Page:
Houston was such a fun weekend away! We finished off the weekend with the AIDS 5k walk. Here’s some shots. There was such a great turn out for this event, I was really impressed!!
And as soon as I landed back in Tulsa, it was back to the grind. With just a brief evening before the start of the work week, I spent time preparing. I made Yogurt Carrot Muffins to take for breakfast this week and Mediterranean Barley Salad to take for lunches. I sampled both, and yummmm! Feeling ready for the week now! And trust me, grocery shopping and meal planning was the last thing I wanted to do after a weekend getaway, but success entails planning and if that’s what you gotta do…that’s what you gotta do! And come tomorrow morning, I’ll be really glad I did 😉
Yogurt Carrot Muffins adapted from Cupcakes in Paris
3/4 cup whole wheat pastry flour + 1/2 cup all purpose flour
1 tsp baking powder
1 tsp ground cinnamon
1 tsp ground nutmeg
½ tsp baking soda
¼ tsp salt
2/3 cup agave syrup
2 cups grated carrots
1/4 cup canola oil (was out of applesauce)
2 beaten eggs
½ cup plain Greek yogurt (non fat)
¾ cup chopped walnuts
Preheat the oven to 325°F. Mix the flour, baking powder, cinnamon, nutmeg, baking soda and salt into a large bowl. Stir in the agave syrup and carrots.
Beat in the oil, eggs and yogurt and stir in the walnuts. Spoon the batter into the prepared muffin pan. Bake for 20 minutes or until golden brown. Cool the muffins in the pan for 15 minutes.
Yield: 12 large muffins
Nutrition Information (per muffin): 162 calories; 4.9 g. fat; 35.8 mg. cholesterol; 136 mg. sodium; 26.5 g. carbohydrate; 2.5 g. fiber; 3.6 g. protein
Mediterranean Barley Salad from Cooking Light
2 1/2 cups water
3/4 cup uncooked pearl barley
1 1/2 tsp grated lemon rind
3 Tbsp fresh lemon juice
2 Tbsp olive oil
1/2 tsp Dijon mustard
1 cup thinly sliced fennel bulb
1/3 cup chopped fresh parsley
1/4 cup finely chopped red onion
3/4 tsp kosher salt
1/2 tsp coarsely ground black pepper
8 pitted kalamara olives, halved
1 (15 ounce) can cannellini beans, rinsed and drained
1/3 cup chopped walnuts, toasted
Bring water and barley to a boil in a saucepan. Cover, reduce heat, and summer for 25 minutes of until tender and liquid is almost absorbed. Cool to room temperature.
Combine lemon rind, lemon juice, olive oil, and mustard in a bowl; stir well with a shisk. Add barley, fennel, and next 6 ingredients (through beans); toss gently. Cover and refrigerate for 30 minutes. Garnish with walnuts just before serving. Yield: 4 servings
Nutrition Information (per serving): 313 calories; 16.1 g. fat (1.9 g. saturated fat; 7.5 g. monounsaturated fat; 6.2 g. polyunsaturated fat); 6.6 g. protein; 38.9 g. carbohydrate; 8.2 g. fiber; 0 mg. cholesterol; 2.9 mg. iron; 643 mg. sodium; 79 mg. calcium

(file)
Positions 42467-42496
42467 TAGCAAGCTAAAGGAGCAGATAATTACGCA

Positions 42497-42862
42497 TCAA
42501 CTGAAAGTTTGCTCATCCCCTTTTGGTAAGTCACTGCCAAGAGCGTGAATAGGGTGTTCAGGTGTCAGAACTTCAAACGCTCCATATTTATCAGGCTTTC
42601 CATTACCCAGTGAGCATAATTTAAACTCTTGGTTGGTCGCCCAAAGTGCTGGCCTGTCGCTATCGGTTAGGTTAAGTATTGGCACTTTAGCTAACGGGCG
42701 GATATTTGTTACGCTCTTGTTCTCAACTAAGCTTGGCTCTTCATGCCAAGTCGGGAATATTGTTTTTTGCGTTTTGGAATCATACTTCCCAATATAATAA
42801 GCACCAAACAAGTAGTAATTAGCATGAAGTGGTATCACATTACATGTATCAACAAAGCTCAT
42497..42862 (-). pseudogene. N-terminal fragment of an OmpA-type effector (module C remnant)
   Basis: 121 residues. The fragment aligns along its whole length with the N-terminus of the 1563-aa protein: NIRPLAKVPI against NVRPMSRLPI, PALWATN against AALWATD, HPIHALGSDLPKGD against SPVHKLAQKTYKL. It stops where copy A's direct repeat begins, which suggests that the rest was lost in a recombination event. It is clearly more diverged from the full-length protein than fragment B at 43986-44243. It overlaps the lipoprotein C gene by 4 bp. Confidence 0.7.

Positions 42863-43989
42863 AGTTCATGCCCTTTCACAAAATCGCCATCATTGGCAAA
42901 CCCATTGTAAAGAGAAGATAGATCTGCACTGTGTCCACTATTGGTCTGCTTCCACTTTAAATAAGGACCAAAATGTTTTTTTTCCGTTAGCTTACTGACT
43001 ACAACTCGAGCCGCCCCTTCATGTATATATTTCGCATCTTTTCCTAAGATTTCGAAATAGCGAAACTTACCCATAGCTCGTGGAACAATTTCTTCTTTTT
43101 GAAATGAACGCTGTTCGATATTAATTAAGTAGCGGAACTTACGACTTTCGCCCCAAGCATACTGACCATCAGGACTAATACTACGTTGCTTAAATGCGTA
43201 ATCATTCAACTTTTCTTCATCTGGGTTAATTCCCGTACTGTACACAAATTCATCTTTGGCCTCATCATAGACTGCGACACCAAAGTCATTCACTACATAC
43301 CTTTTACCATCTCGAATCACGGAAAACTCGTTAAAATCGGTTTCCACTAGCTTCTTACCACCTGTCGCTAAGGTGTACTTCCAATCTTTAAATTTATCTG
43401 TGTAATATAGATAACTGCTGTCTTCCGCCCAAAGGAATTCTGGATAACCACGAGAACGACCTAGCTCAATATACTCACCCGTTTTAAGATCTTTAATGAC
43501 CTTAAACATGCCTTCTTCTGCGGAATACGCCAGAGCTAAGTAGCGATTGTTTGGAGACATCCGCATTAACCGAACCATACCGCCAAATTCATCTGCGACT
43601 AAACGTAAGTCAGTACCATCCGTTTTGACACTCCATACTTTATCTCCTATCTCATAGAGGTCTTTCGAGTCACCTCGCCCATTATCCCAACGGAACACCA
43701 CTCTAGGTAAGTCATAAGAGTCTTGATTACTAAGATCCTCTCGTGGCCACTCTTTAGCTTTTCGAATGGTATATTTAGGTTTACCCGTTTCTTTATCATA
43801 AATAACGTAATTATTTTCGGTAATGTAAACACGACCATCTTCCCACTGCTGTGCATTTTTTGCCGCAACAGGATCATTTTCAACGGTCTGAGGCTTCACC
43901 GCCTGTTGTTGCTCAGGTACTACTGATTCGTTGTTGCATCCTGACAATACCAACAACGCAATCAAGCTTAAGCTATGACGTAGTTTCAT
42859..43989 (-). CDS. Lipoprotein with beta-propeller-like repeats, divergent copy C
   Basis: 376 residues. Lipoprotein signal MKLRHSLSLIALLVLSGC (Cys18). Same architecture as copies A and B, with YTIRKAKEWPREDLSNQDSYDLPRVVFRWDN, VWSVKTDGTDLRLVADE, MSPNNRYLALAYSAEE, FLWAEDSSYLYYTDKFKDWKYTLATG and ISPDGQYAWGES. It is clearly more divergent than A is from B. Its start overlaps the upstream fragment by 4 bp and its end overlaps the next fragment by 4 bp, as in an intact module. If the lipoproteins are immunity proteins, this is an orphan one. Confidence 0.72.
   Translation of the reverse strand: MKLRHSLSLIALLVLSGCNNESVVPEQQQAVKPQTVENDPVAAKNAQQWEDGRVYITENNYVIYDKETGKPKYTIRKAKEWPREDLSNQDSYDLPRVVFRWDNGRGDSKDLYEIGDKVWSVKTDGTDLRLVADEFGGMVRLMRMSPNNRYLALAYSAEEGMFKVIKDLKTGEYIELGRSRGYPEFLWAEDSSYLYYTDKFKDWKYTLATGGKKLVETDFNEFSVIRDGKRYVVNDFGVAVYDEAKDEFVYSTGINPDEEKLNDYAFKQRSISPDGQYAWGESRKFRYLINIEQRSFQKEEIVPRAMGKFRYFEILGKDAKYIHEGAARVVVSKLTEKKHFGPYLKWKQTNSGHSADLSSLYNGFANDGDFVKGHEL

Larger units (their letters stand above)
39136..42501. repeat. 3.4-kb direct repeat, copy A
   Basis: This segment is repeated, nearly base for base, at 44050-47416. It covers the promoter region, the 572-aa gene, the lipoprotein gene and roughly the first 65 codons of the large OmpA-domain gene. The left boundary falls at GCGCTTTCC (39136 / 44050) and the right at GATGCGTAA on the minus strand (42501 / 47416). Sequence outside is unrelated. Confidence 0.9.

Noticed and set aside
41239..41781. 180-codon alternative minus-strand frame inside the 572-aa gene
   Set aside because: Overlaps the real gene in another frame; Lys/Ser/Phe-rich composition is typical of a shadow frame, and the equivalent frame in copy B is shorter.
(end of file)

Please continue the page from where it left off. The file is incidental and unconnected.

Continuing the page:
And all ready for lunches this week…
Today’s NNM Topic: Alzheimer’s disease and Dementia
Ideally, we want to prevent Alzheimer’s disease and dementia, the 7th leading cause of death in the US.
Dementia and Alzheimer’s disease are diagnosed based on groups of systems which show intellectual and social decline that interfere with their standard living, along with memory loss in most cases.
Risk factors for dementia and Alzheimer’s include many nutrition-related factors, including: alcohol intake, atherosclerosis (heart health), blood pressure, cholesterol, diabetes, obesity, homocysteine levels, and exercise.
Among individuals diagnosed with dementia, a balanced, healthy diet is important to maintain energy and proper nutrition. A high-fiber diet to prevent constipation is also recommended. During meal times, distractions should be eliminated so that the individual can stay focused on their eating. Eating should be at a slow pace with small pieces to chew and swallow for safety reasons.
In my experience, as dementia procresses individuals can disassociate food from eating — they no longer understand that food is to eat and many people need full feeding assistance. For some, swallowing ability declines and a modified texture is required — chopped, pureed, etc. This helps the individual safely swallow foods and prevent aspiration. Most individuals would not expect dementia patients to require extensive nutrition modifications, but it is not the case. Dietitians are in great demand in nursing homes and dementia units.
Looking forward to catching up on everyone’s blogs this week. 🙂 Sorry I’ve been a bit MIA with my weekend travels!
Question #1: What’s for breakfast today? And lunch…? 😉
Question #2: Do you know someone with Alzheimer’s or dementia? What symptoms do they display showing their disease?
Make it a healthy one!
P.S. I’ve received several Q&A questions for this week! Send your questions on over – [email protected]!! 😀